What is IP?

The type of property that is familiar to most people comprises physical objects. People own clothes, cars, houses and land. Intellectual Property (IP), on the other hand, is the product of someone's mental efforts. Thus an individual's creativity and innovation can be owned in much the same way that they can own physical property.  National and International laws and conventions recognise the product of a person's mental efforts as an Intellectual Property right (IPR) 

IP is all around us. Every product or service that we use in our daily lives is usually the result of a long chain of big or small innovations, such as changes in designs, or improvements that make a product look or function the way it does today. Regardless of what product an enterprise makes or what services it provides, it is likely that it already has or is regularly using and creating a great deal of IP. For example, almost every business enterprise has a trade name and may have one or more brands and should consider protecting them as trade marks. Many will develop creative original designs. Many will have produced, or assisted in the publication, dissemination or retailing of a copyrighted work. Some may have invented or improved a product or service. 

Some forms of IP require formal application and examination before you can claim a right to ownership. Others, such as copyright, do not.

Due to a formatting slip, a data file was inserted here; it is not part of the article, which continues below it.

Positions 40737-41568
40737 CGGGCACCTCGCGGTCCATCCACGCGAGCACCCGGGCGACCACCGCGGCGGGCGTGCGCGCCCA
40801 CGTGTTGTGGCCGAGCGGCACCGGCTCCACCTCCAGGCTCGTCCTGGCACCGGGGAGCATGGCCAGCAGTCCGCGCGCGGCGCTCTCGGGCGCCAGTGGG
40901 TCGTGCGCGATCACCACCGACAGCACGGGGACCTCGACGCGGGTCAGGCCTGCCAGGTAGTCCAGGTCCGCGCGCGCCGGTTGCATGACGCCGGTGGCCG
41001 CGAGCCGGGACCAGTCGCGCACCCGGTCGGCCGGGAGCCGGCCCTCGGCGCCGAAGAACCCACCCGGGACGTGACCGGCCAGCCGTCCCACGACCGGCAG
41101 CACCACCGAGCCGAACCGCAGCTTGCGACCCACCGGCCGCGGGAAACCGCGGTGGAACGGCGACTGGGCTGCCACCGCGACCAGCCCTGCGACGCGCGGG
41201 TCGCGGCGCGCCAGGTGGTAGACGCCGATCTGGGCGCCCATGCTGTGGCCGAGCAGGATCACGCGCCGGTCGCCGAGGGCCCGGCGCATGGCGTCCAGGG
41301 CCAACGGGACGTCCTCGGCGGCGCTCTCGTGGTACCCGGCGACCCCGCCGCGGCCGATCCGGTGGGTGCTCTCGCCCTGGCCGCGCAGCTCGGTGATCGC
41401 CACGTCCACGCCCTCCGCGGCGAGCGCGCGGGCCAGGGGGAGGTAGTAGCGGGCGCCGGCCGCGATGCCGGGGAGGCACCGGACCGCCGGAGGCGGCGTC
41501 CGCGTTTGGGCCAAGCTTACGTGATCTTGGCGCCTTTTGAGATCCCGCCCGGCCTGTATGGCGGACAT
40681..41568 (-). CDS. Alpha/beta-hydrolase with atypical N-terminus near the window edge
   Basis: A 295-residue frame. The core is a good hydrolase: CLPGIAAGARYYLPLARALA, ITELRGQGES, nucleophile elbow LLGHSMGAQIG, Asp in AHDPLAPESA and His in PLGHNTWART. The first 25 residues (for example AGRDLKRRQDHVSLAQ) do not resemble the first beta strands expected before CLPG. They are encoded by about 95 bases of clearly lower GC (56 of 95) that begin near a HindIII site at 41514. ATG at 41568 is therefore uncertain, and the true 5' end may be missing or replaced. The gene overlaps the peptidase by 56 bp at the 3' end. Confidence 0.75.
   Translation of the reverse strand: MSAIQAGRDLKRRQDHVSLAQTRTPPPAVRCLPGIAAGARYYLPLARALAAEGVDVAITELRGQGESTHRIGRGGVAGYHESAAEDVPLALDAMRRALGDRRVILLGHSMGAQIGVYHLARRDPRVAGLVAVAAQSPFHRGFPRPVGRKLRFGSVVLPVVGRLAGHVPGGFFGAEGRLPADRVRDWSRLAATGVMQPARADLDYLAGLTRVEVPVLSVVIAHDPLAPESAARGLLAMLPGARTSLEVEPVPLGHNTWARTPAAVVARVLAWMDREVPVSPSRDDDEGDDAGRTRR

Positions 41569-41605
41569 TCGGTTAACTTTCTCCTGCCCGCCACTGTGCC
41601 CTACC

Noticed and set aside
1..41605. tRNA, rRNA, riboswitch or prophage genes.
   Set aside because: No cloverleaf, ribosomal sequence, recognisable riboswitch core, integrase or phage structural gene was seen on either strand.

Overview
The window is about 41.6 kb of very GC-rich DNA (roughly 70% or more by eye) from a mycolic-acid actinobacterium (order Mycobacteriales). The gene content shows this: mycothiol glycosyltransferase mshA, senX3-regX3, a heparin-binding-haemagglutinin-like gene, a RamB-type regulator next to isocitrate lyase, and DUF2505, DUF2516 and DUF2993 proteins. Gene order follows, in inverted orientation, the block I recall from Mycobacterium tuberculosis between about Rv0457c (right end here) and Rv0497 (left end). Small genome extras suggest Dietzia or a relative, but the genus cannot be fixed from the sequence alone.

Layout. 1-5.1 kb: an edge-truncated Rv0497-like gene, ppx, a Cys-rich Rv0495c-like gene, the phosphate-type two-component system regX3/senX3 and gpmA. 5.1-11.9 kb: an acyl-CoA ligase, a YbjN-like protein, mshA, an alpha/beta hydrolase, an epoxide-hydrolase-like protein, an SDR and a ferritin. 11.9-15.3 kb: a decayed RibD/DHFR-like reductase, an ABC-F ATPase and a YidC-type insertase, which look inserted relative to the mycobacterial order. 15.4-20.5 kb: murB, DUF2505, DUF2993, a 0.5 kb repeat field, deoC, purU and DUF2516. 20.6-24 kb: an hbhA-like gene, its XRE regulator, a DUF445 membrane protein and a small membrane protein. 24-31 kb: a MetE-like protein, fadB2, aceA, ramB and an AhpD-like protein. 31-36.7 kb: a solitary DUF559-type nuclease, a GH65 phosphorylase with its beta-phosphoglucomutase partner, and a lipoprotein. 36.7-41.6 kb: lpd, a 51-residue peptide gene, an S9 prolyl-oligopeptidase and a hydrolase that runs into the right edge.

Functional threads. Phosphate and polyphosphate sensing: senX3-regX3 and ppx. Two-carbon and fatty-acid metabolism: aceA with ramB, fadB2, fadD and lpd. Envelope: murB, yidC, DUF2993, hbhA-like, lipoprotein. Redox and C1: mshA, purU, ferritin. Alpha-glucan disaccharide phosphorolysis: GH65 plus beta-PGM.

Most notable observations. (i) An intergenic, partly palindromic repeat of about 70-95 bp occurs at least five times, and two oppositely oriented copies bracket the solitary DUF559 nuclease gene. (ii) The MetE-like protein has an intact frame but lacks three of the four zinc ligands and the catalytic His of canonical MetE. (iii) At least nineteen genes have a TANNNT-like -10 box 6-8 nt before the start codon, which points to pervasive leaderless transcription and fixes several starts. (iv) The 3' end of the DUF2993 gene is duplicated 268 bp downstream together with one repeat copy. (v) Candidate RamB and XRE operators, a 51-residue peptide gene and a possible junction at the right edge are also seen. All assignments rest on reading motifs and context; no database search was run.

So applying for an IP right to protect your idea can be critical if you want to build a business and establish your presence in a market. It is also important to understand the different types of IP and the advantages of each. 

The main intellectual property rights cover a number of areas, including Patents for Inventions, Trade Marks, Industrial Designs and Copyright.

  • Patents are concerned with inventions producing a technical result - of new and improved products, processes and uses that are capable of industrial application.

  • Trade Marks are concerned with brand identity - principally of goods and services. They can be distinctive words, marks or other features, the purpose of which is to make a distinction in the mind of a customer between different traders, products and services. 

  • Designs are concerned with the appearance of a product - of the whole or a part of a product - features of, in particular, shape, configuration, contours, texture or materials of the product itself not dictated by functional considerations. 

  • Copyright is concerned with original literary works such as novels, poems and plays, musical and artistic works such as musical compositions, sound recordings and TV and radio broadcasts, software, multimedia films, drawings, maps, charts, plans, paintings, photographs and sculptures and works of architecture. Rights related to copyright include those of performing artists in their performances, producers of phonograms in their recordings, and those of broadcasters in their radio and television programs.

It should also be noted that intellectual property also encompasses such areas as know- how, trade secrets, protection of plant varieties etc.  It is often the case that more than one type of intellectual property right can be applied to the same creation.